TX, SP 6/1/1863

Office of the Southern Pacific R. R. Co.
Marshall Texas
June 1st 1863
Hon. C. R. Jones
Comptroller of Public Accounts
Austin Texas
   In conformity with the existing laws of the State, we beg leave to submit a report of the affairs of the Southern Pacific Rail Road Company, for the year ending May 31st 1863.
Answer to First Interrogatory


   The Capital Stock of this company on the 31st day of May 1863 was $282,957.
   The amount as stated above, is of course only an approximation; as, owning to the condition of our country, it is impossible for the stockholders in the sold out company to communicate with this office, and equally impossible for the company to gain information from them. The policy of the present company admits as stockholders persons who held stock in the sold out company and had complied with certain requirements of the present company. There were many persons who, at the fall of New Orleans held stock in the sold out company, and were residents in that city, and who had complied with most of the requirements of this company; but the policy referred to, declares that no stock shall be acknowledged, if the owner thereof shall have aided or abetted the enemies of the Confederate States. It is possible that a portion of the above amount may be held by persons who have aided and abetted our enemies, and which must of course be deducted from the aggregated amount. There will probably be other stockholders, who may be in the condition contemplated by the policy of this company, whose stock will be acknowledged by the company, and which will add to the above amount.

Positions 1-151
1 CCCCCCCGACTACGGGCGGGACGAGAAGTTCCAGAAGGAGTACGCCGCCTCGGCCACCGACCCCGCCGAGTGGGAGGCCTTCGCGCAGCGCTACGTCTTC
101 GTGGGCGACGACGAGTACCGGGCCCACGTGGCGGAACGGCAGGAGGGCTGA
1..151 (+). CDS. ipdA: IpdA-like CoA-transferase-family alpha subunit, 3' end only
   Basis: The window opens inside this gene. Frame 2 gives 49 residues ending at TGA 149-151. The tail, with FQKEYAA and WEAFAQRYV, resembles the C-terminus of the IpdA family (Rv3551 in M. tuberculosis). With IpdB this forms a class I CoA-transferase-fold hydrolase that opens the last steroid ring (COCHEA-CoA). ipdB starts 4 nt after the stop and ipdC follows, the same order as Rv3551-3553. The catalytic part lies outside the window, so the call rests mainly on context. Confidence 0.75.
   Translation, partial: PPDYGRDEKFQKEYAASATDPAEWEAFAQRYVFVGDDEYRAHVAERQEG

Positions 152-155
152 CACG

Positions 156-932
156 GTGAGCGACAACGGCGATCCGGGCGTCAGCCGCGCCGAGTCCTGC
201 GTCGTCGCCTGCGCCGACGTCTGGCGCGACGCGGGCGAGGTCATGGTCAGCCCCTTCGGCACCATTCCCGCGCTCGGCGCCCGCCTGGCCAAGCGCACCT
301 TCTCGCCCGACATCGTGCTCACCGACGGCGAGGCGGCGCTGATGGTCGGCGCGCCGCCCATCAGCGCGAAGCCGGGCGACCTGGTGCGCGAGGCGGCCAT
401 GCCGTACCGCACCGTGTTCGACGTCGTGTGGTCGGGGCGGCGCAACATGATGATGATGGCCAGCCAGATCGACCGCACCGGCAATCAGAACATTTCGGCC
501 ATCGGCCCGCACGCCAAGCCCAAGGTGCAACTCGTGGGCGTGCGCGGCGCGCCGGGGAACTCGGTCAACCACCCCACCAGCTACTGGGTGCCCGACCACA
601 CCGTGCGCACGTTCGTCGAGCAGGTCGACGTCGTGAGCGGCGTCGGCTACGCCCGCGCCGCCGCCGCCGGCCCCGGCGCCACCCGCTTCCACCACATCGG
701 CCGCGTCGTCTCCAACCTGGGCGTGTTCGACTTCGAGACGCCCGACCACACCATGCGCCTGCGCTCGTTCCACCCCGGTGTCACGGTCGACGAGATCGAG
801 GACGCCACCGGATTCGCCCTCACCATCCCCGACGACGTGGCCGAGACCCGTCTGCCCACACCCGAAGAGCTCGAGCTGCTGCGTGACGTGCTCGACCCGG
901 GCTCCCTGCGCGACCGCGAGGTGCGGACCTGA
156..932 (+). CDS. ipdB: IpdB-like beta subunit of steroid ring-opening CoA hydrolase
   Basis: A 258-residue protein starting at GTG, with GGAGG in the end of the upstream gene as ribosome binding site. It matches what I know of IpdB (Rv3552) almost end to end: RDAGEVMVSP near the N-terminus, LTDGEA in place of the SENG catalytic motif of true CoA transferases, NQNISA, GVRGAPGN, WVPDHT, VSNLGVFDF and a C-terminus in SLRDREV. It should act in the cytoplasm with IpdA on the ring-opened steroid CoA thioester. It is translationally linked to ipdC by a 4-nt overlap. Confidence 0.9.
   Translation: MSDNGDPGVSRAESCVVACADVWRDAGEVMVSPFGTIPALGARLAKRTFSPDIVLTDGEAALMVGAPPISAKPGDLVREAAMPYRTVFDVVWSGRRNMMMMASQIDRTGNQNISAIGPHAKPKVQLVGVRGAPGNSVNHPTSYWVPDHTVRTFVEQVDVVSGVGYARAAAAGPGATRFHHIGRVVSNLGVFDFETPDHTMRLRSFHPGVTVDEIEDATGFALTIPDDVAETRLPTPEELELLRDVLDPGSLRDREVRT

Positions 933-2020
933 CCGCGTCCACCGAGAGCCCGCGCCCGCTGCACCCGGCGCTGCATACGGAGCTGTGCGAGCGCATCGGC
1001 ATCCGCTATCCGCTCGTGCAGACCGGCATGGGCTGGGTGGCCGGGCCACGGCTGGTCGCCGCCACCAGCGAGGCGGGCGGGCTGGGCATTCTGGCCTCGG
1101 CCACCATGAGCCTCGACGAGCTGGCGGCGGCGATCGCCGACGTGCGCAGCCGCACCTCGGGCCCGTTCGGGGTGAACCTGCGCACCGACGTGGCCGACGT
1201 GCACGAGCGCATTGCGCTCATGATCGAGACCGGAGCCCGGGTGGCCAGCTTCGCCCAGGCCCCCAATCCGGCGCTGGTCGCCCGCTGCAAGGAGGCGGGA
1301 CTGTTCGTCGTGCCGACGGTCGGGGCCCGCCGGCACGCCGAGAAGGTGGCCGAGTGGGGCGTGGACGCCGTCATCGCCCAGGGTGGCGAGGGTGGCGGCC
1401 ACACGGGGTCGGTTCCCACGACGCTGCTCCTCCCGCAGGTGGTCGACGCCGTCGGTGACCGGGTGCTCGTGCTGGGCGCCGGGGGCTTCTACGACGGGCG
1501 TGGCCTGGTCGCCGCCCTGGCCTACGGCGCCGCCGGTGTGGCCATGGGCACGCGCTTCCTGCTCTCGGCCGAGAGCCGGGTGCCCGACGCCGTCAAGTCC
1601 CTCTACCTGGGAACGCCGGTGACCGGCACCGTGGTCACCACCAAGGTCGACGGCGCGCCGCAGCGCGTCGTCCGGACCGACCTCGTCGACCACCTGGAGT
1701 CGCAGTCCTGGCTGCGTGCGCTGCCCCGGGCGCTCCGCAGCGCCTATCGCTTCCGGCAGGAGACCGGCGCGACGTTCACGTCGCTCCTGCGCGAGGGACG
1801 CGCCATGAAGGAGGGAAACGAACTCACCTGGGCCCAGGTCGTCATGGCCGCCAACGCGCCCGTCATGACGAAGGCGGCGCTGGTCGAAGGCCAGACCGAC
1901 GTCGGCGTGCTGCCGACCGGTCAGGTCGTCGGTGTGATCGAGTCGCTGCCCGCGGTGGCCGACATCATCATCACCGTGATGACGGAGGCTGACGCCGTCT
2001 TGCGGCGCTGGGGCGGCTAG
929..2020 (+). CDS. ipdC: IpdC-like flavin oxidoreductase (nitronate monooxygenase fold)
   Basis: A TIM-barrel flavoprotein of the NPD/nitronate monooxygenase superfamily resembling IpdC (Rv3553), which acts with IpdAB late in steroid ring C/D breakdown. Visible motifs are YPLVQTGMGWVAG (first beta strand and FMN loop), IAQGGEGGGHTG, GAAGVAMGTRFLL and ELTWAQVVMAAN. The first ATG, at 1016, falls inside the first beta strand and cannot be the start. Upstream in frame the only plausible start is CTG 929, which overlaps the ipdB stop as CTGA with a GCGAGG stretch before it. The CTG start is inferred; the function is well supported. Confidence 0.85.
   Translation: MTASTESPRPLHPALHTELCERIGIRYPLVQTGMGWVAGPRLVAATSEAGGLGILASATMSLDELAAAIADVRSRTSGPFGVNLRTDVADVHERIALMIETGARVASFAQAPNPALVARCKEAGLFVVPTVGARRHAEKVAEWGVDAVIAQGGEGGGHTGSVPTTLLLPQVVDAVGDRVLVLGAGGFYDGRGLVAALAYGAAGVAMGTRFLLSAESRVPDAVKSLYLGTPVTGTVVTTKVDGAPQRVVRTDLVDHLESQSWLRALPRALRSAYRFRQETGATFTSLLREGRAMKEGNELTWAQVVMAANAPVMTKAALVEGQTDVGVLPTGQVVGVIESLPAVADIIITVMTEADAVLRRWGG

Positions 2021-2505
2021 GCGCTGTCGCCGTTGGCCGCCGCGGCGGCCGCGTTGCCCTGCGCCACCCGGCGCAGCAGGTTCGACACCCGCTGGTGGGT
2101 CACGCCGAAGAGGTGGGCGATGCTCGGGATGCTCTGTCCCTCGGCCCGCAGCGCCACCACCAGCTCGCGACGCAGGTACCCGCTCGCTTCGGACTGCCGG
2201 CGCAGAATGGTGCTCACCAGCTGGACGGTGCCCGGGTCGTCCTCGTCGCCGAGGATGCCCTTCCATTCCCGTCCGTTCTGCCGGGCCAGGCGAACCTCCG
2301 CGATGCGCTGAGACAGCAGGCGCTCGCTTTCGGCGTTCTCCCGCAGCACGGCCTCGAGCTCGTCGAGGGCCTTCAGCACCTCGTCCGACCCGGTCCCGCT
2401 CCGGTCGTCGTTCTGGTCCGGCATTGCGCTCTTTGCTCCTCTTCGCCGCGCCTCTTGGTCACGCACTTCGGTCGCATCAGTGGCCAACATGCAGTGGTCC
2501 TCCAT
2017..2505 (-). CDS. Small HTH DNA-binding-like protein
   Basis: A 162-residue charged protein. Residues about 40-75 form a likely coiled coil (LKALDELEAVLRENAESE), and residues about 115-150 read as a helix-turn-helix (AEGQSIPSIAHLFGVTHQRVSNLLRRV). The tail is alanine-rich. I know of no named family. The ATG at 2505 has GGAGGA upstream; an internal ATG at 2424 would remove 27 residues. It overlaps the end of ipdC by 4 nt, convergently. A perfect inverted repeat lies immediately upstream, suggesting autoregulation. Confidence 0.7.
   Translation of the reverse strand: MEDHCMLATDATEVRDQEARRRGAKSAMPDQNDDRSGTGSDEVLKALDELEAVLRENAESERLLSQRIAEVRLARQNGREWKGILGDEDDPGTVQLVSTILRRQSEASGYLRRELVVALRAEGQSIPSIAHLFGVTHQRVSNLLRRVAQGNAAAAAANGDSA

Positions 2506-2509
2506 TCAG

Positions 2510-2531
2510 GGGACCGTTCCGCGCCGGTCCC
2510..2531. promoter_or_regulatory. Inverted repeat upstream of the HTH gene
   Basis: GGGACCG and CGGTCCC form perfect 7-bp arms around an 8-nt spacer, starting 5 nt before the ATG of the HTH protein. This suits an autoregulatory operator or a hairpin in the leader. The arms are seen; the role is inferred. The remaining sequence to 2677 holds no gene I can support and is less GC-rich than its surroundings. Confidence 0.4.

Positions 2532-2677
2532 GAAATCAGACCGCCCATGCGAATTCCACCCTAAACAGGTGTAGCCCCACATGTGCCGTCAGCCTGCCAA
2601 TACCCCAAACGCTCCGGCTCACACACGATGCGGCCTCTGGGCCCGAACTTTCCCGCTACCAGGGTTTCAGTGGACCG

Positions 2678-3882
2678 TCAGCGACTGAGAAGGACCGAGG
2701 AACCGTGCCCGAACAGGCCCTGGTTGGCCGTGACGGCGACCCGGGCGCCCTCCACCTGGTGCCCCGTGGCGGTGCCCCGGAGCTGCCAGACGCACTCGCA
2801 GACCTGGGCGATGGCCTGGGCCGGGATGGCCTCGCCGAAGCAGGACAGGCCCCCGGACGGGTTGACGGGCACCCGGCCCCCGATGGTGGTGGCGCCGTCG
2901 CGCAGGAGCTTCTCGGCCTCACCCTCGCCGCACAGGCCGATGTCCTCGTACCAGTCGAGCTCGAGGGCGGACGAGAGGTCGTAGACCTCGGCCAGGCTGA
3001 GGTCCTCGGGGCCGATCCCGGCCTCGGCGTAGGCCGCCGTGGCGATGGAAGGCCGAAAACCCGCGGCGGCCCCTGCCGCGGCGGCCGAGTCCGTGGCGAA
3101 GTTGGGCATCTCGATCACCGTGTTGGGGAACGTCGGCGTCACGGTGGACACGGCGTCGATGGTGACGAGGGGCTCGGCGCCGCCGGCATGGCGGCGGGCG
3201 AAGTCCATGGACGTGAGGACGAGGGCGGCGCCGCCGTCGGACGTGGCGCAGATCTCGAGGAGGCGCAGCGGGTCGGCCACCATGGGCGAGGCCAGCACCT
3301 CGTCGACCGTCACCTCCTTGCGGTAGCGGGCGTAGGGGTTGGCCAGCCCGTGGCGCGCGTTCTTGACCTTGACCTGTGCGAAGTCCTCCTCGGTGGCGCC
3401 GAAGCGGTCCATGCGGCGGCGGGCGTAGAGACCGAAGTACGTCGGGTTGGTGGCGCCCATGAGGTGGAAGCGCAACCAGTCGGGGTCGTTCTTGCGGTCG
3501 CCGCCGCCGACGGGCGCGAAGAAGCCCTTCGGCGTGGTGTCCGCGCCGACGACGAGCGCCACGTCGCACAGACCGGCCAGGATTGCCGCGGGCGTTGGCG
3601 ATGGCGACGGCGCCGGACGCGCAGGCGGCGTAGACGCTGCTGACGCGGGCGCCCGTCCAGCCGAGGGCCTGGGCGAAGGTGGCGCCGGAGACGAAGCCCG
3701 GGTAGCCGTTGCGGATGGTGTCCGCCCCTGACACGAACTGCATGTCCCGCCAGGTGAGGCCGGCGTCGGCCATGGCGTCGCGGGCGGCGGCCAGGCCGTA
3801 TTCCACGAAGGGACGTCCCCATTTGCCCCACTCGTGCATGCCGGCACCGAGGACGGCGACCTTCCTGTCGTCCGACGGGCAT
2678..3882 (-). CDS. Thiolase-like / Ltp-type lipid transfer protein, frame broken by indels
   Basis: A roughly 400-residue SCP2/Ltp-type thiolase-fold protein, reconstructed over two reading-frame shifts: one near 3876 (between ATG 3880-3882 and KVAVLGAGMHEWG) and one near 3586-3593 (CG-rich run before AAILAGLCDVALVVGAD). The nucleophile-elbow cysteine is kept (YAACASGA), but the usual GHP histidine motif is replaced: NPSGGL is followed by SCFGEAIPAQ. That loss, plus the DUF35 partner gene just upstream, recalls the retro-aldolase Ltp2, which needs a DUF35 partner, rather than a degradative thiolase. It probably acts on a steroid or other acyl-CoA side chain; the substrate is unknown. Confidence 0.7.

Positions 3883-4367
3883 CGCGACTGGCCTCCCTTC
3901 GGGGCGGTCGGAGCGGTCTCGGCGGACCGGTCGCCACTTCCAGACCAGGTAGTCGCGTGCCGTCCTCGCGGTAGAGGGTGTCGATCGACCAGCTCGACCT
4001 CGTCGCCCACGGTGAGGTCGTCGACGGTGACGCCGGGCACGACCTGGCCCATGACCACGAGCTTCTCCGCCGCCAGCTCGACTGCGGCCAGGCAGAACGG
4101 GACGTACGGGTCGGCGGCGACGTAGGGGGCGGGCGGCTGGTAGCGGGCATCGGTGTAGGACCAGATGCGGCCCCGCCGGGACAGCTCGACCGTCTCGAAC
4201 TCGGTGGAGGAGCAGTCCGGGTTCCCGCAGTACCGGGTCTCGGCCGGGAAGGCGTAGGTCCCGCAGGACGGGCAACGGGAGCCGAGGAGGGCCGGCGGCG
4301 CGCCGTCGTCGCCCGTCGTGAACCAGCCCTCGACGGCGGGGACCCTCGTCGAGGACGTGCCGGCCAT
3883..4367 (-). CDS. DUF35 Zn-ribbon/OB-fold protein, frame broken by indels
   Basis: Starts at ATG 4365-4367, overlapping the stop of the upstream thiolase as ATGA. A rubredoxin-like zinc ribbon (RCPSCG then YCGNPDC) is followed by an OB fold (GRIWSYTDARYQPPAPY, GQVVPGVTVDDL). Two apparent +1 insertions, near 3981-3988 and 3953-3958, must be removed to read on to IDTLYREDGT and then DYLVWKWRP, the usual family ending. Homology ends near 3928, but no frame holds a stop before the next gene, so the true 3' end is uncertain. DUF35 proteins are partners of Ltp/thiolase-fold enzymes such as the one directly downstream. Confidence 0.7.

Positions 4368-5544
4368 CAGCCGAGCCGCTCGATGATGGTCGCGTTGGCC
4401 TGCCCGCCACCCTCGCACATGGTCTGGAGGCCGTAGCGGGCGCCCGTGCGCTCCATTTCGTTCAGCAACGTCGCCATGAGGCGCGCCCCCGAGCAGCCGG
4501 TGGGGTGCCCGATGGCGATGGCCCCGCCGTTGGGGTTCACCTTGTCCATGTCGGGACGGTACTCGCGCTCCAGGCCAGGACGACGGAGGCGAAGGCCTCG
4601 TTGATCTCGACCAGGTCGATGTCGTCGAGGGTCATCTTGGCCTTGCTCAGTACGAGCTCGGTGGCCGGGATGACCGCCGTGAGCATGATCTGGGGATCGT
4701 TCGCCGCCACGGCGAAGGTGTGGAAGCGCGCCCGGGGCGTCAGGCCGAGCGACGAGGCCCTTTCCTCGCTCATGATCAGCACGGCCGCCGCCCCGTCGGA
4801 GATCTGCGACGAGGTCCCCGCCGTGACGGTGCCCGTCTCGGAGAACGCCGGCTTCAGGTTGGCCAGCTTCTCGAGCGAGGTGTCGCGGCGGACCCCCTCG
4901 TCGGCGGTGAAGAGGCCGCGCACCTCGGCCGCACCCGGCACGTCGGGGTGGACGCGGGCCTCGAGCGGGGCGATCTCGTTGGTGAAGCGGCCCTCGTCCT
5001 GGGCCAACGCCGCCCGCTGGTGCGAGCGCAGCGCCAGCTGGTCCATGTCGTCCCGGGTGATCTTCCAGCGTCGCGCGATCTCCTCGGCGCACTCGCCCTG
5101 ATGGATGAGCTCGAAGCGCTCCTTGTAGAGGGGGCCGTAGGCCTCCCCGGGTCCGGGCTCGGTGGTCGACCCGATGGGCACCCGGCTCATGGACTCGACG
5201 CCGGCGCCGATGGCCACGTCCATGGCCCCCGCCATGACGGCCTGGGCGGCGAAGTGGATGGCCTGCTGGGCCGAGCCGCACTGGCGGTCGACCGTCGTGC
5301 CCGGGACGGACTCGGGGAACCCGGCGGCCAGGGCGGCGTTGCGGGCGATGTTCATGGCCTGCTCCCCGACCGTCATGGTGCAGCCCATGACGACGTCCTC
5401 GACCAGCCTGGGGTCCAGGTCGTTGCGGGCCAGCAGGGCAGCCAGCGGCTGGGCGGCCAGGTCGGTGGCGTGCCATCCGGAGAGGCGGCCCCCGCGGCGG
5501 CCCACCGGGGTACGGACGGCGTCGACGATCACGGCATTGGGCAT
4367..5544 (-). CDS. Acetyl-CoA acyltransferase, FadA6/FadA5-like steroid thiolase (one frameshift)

We beg leave respectfully to refer you to our Report of June 1st 1862, for fuller details as to the Capital Stock of the company.
Answer to Second Interrogatory
For the purchase of lands $0.00
For the construction of the road $61,621.48
For buildings 0.00
For Engines cars 0.00
Answer to Third Interrogatory
A mortgage to the State $150,000.00
Interest due 12,502.22
Salaries due 7,775.00
Company's obligations 43,909.07
Due on general account 18,172.95
Due on construction 5,185.50


Due the company 43,798.86
Answer to Fourth Interrogatory
For transportation of passengers


For Transportation of Freight


For Transportation of mail


For Storage


From the State (U. S. Bonds)


From all other sources




Answer to Fifth Interrogatory
   The amount of freight
Of Cotton 16 Tons
Of merchandize 215 Tons